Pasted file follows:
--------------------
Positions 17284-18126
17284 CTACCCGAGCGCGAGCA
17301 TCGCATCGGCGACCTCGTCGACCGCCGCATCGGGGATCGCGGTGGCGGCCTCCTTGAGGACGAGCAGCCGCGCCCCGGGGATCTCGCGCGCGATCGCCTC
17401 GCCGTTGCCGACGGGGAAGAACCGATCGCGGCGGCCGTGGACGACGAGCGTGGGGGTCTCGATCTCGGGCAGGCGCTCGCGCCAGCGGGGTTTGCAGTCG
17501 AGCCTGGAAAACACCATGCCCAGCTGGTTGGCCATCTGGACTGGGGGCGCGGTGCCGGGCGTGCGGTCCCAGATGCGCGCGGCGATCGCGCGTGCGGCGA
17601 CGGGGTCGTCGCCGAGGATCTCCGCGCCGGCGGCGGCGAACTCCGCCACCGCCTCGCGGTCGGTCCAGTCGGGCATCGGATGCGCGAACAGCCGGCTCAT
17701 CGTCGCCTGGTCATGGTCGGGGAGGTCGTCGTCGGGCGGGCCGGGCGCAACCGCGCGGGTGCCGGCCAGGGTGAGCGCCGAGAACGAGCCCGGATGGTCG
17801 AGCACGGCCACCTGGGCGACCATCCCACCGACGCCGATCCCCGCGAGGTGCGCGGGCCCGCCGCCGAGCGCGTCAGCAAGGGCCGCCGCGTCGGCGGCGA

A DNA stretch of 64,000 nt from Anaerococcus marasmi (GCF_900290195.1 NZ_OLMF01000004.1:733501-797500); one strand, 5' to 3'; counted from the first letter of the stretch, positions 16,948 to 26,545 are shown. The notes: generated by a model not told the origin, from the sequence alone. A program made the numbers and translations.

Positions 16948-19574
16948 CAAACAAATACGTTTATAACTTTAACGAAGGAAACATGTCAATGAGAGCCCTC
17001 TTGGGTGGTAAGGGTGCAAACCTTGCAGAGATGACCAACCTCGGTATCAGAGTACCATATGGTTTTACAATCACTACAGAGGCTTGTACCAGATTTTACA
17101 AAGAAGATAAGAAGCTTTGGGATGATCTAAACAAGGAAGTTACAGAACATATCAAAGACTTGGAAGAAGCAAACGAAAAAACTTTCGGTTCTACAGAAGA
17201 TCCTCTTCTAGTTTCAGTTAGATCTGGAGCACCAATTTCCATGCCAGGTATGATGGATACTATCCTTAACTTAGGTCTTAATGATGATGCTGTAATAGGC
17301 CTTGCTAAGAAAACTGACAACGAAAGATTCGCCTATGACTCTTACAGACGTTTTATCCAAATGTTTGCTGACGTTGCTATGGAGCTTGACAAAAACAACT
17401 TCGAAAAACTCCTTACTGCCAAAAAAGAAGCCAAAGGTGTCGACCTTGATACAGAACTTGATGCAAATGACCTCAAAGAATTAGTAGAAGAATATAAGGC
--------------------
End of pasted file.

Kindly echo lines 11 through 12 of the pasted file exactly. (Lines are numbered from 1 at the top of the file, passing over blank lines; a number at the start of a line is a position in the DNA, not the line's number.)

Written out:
16948 CAAACAAATACGTTTATAACTTTAACGAAGGAAACATGTCAATGAGAGCCCTC
17001 TTGGGTGGTAAGGGTGCAAACCTTGCAGAGATGACCAACCTCGGTATCAGAGTACCATATGGTTTTACAATCACTACAGAGGCTTGTACCAGATTTTACA